Israel Studying Decisions of Rabat Summit Before Deciding on Official Policy Position
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Israel Studying Decisions of Rabat Summit Before Deciding on Official Policy Position

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Premier Yitzhak Rabin said today that while the news from Rabat “did not look good,” his government wanted to study the texts and documents of the decisions taken at the Arab summit conference before committing itself to an official position or to any reappraisals of policy that may be called for. His remarks in the Knesset today were his first public comment on the Rabat declaration recognizing the Palestine Liberation Organization as the sole legitimate representative of the Palestinian people.

(See separate analysts of Rabat summit.) Some observers suggested that what the Premier left unsaid was that Israel wants to consult closely with the United States before making new mores or new statements in the wake of the developments in Rabat. U.S. Ambassador Kenneth Keating met here last night with Foreign Minister Yigal Allon for what was said to be an initial assessment of the situation.

At a festive meeting in honor of the new president of the Israel-America Society, Jewish Agency Treasurer Leon Dulzin, who took over from the outgoing president, Dr. George S. Wise, Keating assured the Israelis of America’s determination to continue with its sober and responsible policy regarding the Mideast. He said that the most important lesson of the Yom Kippur War was the uselessness of another war. “A renewed war would serve no one’s interest,” Keating said. “The Arabs cannot destroy Israel and Israel cannot destroy the Arabs There is only one way that of a sober, realistic and responsible way which the American Administration is following.”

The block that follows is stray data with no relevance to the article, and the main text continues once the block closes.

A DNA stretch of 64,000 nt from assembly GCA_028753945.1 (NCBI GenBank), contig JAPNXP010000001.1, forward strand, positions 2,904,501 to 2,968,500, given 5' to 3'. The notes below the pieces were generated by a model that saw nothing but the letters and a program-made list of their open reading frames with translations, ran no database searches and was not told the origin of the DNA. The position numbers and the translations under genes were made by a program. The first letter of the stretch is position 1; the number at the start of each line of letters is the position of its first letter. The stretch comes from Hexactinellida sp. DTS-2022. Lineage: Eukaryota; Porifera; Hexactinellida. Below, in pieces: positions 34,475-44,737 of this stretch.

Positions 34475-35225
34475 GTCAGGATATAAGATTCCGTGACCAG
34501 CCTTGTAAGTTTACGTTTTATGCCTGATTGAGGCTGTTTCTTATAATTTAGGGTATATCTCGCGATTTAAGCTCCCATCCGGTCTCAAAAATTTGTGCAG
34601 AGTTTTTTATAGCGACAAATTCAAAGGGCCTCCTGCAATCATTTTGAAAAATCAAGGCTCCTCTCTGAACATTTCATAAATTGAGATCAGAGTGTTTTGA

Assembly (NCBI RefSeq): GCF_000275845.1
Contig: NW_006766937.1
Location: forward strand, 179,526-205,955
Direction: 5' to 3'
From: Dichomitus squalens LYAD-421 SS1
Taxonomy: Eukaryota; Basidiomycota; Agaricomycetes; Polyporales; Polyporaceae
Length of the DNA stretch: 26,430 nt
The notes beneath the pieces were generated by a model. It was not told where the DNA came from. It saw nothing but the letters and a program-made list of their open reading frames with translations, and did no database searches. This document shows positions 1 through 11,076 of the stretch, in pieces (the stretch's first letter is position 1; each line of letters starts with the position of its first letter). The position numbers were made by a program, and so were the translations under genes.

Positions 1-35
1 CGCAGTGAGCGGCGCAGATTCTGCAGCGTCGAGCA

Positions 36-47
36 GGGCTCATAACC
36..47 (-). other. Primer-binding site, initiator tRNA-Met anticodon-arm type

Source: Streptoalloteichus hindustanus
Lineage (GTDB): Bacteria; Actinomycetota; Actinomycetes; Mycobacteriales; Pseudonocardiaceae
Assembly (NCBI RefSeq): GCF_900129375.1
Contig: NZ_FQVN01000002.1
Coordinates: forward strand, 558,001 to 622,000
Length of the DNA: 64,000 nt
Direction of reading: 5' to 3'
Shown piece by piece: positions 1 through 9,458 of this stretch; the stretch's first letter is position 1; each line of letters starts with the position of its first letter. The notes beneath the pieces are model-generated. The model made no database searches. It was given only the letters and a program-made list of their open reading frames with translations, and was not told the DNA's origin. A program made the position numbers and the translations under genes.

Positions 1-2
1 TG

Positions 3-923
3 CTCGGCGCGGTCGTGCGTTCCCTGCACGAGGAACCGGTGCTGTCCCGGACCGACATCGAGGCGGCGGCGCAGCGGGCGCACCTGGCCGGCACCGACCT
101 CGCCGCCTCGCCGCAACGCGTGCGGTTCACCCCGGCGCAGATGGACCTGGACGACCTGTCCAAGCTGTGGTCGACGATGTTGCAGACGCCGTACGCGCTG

Defense Minister Shimon Peres, addressing Hebrew University students today, noted that the Arab summit had adopted essentially the PLO viewpoint and thus “in effect issued a verdict temporarily, I hope–on the most delicate issue at present standing between Israel and the Arabs –the future of the West Bank.” Peres acknowledged that there were differences among Israelis on that question.

“Among us there are those who seek territorial compromise and who are ready to return parts of the West Bank –never Jerusalem– and others who propose a functional partition.” Peres said. He described the latter as a plan whereby the Israeli army would retain the strategic highlands on the West Bank for security purposes while the local Arab inhabitants would decide on an indigenous autonomous government.

But “the PLO proposes neither a territorial nor a functional partition.” Peres said. “What they propose is that all Jews who came to the country before 1917 can stay and all those who came after 1917 must leave,” he said.

Meanwhile reports from Beirut today said that four extremist terrorist groups have renounced the Rabat decision recognizing the PLO. The groups are the Popular Front for the Liberation of Palestine, headed by George Habash; the Iraqi-backed Arab Liberation Front; the Popular Front for the Liberation of Palestine-General Command: and the Popular Struggle Front. These groups reject any negotiations with Israel and say they will agree only to a secular Palestinian state embracing the pre-1948 borders.

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